Differences between Business Analytics and Business Intelligence

Everyone has a different notion of any term related to analytics: some people talk about Business Intelligence others about business Analytics and some others about Data Mining.

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Business Analytics or Business Intelligence?

For example, a provider like SAS uses Business Analytics in order to indicate a certain level of vertical or horizontal business knowledge related to statistical and predictive analysis. However, when SAP says Business Analytics instead of Business Intelligence, it means that business analytics is a generic term that includes data storage, business intelligence, enterprise information management, enterprise performance management, analytic applications, etc.

Elsewhere, the Business Analytics is defined as “the iterative practice, methodical exploration of data in a company or organization with emphasis on statistical analysis… for taking data-driven decisions”. And then they define Business Intelligence as “applications and technologies for gathering, storing, analyzing and accessing data to help a company or organization take better business decisions.”

“Business Analytics is defined as the exploration of data in a company in order to take data-driven decisions. Whilst Business Intelligence refers more to the applications and technologies used for generating this data”

Although it seems very subtle, we can understand that the difference is that Business Analytics makes extensive use of data, statistical analysis, explanatory and predictive models in order to drive decision making. Instead, Business Intelligence is more related to the generation of data and information to support the same process. There are two key points here that are worth differentiating:

On one hand, the commercial aspect of BI or the need to obtain the maximum value out of the information. This need has not changed in over fifty years (despite the increasing complexity of the global economy). Most real problems that prevent us from obtaining the value of information (information culture, politics, lack of analytical skills, etc.) have not changed much in recent decades. However, nowadays we can find Msc in Business Analytics that give us the necessary skills and knowledge to perform these tasks in a company.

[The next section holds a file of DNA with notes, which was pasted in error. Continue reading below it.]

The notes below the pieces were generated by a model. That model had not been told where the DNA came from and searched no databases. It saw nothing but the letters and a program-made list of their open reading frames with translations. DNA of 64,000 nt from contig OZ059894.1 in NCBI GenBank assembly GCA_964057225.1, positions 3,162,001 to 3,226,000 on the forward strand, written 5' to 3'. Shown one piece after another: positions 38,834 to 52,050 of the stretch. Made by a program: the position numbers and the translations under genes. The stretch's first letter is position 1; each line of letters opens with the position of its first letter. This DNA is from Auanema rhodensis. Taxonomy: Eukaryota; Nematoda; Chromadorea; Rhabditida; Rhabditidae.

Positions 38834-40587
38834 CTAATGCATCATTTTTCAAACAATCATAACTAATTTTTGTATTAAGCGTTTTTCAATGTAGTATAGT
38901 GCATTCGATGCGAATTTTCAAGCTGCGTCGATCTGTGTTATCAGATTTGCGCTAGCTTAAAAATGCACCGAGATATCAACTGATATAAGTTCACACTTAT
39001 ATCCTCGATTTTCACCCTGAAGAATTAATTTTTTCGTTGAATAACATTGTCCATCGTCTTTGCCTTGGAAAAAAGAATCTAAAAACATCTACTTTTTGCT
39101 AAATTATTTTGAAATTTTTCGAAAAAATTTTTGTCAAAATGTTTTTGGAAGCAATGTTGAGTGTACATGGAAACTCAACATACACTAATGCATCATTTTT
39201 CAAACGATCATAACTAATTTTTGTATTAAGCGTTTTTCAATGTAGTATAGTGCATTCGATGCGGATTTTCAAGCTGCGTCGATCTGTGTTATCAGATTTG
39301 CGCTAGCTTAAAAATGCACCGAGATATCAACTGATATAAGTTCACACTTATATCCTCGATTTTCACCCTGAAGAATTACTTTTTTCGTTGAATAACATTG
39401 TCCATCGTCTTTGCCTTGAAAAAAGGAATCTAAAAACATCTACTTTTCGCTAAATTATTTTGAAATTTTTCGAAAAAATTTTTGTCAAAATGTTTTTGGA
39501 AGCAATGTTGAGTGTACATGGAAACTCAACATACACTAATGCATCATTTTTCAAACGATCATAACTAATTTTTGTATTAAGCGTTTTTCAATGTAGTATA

And on the other hand, the technological aspect of BI or how we use technology to help meet business needs. Naming problems usually arise because “business intelligence” is commonly used to refer to the technological part, confusing everyone.

The Origins of Business Intelligence

We could go back in time and see that the first use of what we now call Business Intelligence happened over 60 years ago with the arrival of the first commercial computer, called LEO (Lyons’s Electronic Office), which worked with 6.000 vacuum tubes and had a 2KB memory.

“The first example of Business Intelligence happened in 1954 with the appearance of the first commercial computer called LEO”

One of his first tasks was the preparation of daily orders that J. Lyons Co. shops (one of the leading companies in the manufacture and distribution of food in the UK) performed and was used to calculate the daily production needs, installation instructions, delivery times, billing, costing and management reports. In short, the first example of “business intelligence” in the world, obviously much more limited than the one we have nowadays.

So whatever you do (Business Intelligence or Business Analytics) the most important is to take advantage of all the information your company gathers, using the technology and putting all that knowledge in the right place to meet the needs of the business and enable data-driven decisions.

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